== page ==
"A lot of the mistakes that are made are just inexperience," Jefferson said when asked about the Jazz's offensive struggles so far this preseason. "… That's a high-risk, high-reward play. If you just drag out the two defenders and kick it, then somebody's going to get an open shot, and that's what you want at the end of the quarter."
Instead of cutting the Thunder lead to three or four, the Jazz trailed by nine at halftime.
For the veteran Jefferson, it was another teaching opportunity, not a reason to panic.
"These are things Gordon is learning fast, Derrick [Favors] and Enes are learning fast," Jefferson said, "and you've seen improvement over the course of the preseason. There's not a lot of worry or stress. We understand it's going to be a long season. We understand the position we're in. So it's a matter of bringing that type of effort every night, and letting the cards fall where they may."
Figuring out their fouls
Favors avoided foul trouble Sunday night.
Andris Biedrins did not.
The backup center fouled out in just 13 minutes and 12 seconds of play.
A big reason why: the league has made how screens are set a point of emphasis this season. Referees are on the look for screen-setters who jut out a hip. They're also supposed to call a foul if a screener sets his feet unusually wide apart to trip a defender.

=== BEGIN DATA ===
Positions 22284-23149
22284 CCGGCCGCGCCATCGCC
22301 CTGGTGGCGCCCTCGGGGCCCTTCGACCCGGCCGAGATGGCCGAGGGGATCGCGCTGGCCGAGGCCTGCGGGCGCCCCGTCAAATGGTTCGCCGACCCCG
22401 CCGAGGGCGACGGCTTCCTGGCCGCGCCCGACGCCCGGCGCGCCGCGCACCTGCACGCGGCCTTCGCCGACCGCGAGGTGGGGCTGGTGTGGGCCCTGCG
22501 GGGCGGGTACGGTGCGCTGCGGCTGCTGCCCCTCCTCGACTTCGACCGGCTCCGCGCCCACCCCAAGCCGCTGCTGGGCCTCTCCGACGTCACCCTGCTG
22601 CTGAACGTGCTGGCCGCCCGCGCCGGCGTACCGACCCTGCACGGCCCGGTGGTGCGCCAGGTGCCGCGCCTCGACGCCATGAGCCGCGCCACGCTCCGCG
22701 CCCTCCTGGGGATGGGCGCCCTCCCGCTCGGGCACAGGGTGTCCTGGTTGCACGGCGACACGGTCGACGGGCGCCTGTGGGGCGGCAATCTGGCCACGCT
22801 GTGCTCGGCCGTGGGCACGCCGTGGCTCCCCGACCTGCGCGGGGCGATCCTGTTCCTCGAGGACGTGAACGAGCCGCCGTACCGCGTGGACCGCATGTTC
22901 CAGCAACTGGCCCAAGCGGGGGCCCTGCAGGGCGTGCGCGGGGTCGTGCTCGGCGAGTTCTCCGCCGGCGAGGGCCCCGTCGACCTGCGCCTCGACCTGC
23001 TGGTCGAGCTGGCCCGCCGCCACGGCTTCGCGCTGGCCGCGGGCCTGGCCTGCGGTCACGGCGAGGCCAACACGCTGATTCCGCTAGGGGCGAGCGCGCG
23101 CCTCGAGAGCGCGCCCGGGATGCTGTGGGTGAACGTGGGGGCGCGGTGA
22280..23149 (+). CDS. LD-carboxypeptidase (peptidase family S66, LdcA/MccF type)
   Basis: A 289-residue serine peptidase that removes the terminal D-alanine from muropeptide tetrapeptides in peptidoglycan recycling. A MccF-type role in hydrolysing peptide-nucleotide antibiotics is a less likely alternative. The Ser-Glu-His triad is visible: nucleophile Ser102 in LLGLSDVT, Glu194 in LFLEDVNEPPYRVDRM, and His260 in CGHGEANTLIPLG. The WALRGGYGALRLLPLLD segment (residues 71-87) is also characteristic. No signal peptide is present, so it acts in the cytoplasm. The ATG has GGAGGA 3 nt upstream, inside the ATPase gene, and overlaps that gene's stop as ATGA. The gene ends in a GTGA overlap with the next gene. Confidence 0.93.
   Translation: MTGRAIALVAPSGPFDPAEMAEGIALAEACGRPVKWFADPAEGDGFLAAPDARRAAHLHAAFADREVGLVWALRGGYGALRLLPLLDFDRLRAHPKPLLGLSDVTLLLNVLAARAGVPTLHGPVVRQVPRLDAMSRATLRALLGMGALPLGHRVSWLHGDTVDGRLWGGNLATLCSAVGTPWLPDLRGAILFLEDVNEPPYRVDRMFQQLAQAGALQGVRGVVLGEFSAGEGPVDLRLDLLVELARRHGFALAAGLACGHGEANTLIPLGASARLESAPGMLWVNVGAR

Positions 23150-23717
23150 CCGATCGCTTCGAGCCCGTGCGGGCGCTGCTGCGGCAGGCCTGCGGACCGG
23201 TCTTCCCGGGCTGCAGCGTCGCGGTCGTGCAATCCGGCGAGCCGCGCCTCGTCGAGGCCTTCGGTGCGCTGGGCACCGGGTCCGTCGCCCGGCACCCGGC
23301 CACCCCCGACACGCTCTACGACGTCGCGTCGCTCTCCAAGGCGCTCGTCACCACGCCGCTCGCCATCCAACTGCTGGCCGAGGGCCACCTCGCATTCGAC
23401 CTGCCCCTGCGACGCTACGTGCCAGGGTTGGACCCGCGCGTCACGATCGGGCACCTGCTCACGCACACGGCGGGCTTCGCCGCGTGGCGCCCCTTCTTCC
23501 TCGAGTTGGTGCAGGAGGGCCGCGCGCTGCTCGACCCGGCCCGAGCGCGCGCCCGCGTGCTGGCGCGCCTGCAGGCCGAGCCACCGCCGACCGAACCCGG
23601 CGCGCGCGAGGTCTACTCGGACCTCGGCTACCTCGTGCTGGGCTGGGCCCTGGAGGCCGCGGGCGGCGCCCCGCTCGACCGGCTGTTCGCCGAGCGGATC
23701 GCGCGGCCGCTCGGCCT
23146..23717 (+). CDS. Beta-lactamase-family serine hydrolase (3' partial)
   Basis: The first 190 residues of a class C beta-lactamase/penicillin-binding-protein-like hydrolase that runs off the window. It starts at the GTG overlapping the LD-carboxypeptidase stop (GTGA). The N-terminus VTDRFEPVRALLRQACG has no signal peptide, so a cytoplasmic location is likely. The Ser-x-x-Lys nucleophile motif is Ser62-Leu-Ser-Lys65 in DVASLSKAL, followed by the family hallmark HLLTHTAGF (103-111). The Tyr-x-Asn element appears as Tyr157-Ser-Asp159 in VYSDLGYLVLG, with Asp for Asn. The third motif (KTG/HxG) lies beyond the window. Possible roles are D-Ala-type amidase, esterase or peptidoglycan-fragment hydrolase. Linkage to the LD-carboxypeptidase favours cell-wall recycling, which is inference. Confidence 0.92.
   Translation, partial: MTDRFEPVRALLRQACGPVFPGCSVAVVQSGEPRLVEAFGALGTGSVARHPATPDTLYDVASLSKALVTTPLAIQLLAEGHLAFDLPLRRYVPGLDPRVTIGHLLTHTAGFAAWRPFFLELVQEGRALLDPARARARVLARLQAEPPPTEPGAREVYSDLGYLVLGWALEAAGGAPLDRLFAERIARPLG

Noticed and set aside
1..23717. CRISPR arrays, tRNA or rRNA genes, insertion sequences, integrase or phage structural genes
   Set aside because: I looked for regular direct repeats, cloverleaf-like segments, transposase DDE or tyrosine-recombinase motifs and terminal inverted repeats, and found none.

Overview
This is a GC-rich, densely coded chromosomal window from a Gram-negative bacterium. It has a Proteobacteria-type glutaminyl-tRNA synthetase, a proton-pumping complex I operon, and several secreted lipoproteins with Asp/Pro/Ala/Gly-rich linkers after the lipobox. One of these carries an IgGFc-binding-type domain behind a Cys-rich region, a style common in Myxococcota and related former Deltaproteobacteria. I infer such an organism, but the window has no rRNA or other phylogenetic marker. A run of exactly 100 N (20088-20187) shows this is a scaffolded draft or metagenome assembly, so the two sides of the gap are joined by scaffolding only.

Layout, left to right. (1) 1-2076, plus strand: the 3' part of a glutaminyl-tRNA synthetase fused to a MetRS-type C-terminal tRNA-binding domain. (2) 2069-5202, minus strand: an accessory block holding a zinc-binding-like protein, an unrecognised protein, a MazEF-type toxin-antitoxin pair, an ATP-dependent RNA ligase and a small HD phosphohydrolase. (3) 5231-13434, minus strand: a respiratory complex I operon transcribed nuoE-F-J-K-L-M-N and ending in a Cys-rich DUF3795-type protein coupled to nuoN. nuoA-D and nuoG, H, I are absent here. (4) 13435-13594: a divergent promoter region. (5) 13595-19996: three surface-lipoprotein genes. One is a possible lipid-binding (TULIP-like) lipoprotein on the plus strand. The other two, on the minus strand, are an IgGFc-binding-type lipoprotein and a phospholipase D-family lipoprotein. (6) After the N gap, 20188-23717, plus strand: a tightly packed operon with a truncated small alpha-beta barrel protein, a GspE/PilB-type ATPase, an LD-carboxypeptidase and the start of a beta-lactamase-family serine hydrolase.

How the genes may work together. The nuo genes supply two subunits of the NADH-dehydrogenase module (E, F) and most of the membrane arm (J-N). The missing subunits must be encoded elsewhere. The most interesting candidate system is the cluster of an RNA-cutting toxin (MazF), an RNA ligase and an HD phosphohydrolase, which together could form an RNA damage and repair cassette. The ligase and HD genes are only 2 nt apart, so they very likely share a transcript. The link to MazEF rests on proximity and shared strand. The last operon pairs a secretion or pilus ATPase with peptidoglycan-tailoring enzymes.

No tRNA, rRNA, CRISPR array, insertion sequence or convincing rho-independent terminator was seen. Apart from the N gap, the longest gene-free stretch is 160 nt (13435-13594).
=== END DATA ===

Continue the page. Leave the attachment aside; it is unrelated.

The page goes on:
"We've talked about it. Not just Derrick, but big guys," Corbin said. "Especially early in the first two games, I thought it cost us because guys just weren't comfortable with what they're calling."
Part of the onus also rests with the ballhandler, Corbin said.
"We run a lot of running screens," he said. "The guy with the ball … has to wait until the big guy gets set. Because if he's moving and the screener's moving, they're going to automatically call that."
When the Clippers covered up the banners at Staples Center this week, it caused a stir in L.A. But the Lakers' banners were on full display at their practice facility, where the Jazz will practice and hold shoot around this week.
"Yeah. It is weird," Hayward said when asked about practicing in someone else's gym. "They've got a lot of stuff up."